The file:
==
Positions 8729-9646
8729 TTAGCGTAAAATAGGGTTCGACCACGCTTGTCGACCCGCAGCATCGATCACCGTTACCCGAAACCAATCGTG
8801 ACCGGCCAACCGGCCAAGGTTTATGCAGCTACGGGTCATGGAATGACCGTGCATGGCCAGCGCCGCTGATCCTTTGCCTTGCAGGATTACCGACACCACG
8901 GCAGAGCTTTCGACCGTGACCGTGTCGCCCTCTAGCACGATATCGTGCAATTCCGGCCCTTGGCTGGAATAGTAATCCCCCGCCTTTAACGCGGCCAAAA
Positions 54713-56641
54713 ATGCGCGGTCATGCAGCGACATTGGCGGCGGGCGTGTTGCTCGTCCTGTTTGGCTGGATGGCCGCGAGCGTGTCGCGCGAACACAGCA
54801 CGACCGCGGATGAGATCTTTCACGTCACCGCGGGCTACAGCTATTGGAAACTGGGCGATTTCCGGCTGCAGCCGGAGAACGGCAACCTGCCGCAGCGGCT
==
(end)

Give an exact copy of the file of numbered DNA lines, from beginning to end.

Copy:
Positions 8729-9646
8729 TTAGCGTAAAATAGGGTTCGACCACGCTTGTCGACCCGCAGCATCGATCACCGTTACCCGAAACCAATCGTG
8801 ACCGGCCAACCGGCCAAGGTTTATGCAGCTACGGGTCATGGAATGACCGTGCATGGCCAGCGCCGCTGATCCTTTGCCTTGCAGGATTACCGACACCACG
8901 GCAGAGCTTTCGACCGTGACCGTGTCGCCCTCTAGCACGATATCGTGCAATTCCGGCCCTTGGCTGGAATAGTAATCCCCCGCCTTTAACGCGGCCAAAA
Positions 54713-56641
54713 ATGCGCGGTCATGCAGCGACATTGGCGGCGGGCGTGTTGCTCGTCCTGTTTGGCTGGATGGCCGCGAGCGTGTCGCGCGAACACAGCA
54801 CGACCGCGGATGAGATCTTTCACGTCACCGCGGGCTACAGCTATTGGAAACTGGGCGATTTCCGGCTGCAGCCGGAGAACGGCAACCTGCCGCAGCGGCT